Finding royalty-free stock footage
Is something missing from your video? Are you not fully satisfied with your footage? Did you create a voiceover but are unsure where to find the images to accompany that? How about music?
Even the best videographers occasionally have to turn to other sources to find appropriate footage. I’ve needed to find footage of the perfect sunset from a Hawaiian beach and my client certainly was not going to fly me out there to get a 40-second clip. Would have been nice though.
Royalty-free stock footage sites are popping up like weeds. A lot of savvy videographers and photographers have realized that they can shoot whatever they like and sell it to a website that will in turn sell it to the public at large for a flat fee. Royalty-free means you pay once for the image or footage and you can use it as many times as you like in almost any format. Royalty-free music is also widely available.
Stock footage sites generally offer subscription-based plans, credit plans or pay-as-you-go. If you plan on using stock footage on a regular basis, you’ll get more mileage from a subscription plan than paying for each piece individually. Pay attention to the file types and uses in order to determine what size or resolution is suitable for your project. The prices are fairly competitive and are on average $20 per image or clip.
My top 4 sites for all stock things: Photo Video and Audio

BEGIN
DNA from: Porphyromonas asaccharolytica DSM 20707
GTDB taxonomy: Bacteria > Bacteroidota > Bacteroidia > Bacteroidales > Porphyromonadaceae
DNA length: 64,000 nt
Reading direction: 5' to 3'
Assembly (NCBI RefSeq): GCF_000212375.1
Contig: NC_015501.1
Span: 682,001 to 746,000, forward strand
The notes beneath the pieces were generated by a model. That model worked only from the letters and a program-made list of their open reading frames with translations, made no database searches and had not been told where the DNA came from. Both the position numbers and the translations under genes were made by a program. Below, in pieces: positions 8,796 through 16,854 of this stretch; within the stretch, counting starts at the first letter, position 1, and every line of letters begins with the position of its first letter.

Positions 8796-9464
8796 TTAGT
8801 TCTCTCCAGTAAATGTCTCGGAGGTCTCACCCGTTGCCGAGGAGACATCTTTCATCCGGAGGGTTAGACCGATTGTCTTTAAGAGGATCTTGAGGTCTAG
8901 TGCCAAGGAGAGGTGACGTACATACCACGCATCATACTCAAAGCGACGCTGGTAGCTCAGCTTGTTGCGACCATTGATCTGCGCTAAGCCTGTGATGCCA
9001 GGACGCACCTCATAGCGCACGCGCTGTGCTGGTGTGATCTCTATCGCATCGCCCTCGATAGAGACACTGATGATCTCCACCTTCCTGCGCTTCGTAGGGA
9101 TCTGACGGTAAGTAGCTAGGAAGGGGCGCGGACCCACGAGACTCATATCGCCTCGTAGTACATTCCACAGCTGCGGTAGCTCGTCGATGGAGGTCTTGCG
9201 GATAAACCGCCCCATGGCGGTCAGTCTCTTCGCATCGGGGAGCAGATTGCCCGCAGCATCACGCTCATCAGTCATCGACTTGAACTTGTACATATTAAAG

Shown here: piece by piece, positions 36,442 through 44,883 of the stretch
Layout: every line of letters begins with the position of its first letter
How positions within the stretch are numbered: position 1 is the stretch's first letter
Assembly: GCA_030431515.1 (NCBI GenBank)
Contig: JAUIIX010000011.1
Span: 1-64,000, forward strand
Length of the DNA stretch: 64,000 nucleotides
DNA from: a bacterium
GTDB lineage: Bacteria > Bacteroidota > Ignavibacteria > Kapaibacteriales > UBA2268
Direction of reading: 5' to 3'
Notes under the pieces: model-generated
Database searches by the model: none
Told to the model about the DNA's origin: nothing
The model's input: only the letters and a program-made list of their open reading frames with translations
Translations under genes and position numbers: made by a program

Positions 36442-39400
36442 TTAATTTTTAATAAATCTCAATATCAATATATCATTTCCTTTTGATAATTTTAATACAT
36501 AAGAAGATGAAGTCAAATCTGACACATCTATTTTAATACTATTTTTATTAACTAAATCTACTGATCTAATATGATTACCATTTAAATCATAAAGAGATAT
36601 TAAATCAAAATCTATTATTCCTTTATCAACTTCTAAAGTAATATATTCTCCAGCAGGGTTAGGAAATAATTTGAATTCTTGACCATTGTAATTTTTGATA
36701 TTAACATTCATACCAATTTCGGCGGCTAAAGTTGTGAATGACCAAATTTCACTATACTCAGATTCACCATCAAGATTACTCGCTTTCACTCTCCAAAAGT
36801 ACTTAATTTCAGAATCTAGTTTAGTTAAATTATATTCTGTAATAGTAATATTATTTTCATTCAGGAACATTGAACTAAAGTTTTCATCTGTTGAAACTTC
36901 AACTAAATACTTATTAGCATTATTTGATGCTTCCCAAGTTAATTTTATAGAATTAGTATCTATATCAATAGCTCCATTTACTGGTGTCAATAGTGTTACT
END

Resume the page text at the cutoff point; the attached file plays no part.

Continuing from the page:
ENVATO: Envato tops the list because it has EVERYTHING!!! a business owner needs. The Envato market is your gateway to website themes, royalty-free music, graphics, photos, stock video and 3D assets. Everything is pay-as-you-go, or you can subscribe to a plan. This year (2019), Envato added royalty-free audio to their unlimited assets plan and I jumped on board. It’s a great value for a company like Digital Shoebox that uses a variety of assets in our client projects.
POND5: I started using Pond5 for their wonderful selection of royalty-free music, but have since discovered their sound effects and After Effects templates to be mighty impressive as well. They’ve expanded into sound effects, stock footage and images.
123RF: This one is my personal favourite for vector illustrations and stock images. Also found here are logo designs, videos and audio.
SHUTTERSTOCK: Originally jut a stock photo platform, Shutterstock has grown immensely over the last decade. They offer everything the other stock sites have, but what makes them different is the variety of options available to users, from pay-per-license to pre-paid packs. They also purchased Premium Beat, absorbing the music database into their own.
Stock footage, photos, music and illustrations are a handy tool to have when you need to fill gaps in your video. Be careful not to use the same clip over and over again in the same video, and always make sure you read the license rules before you make your purchase.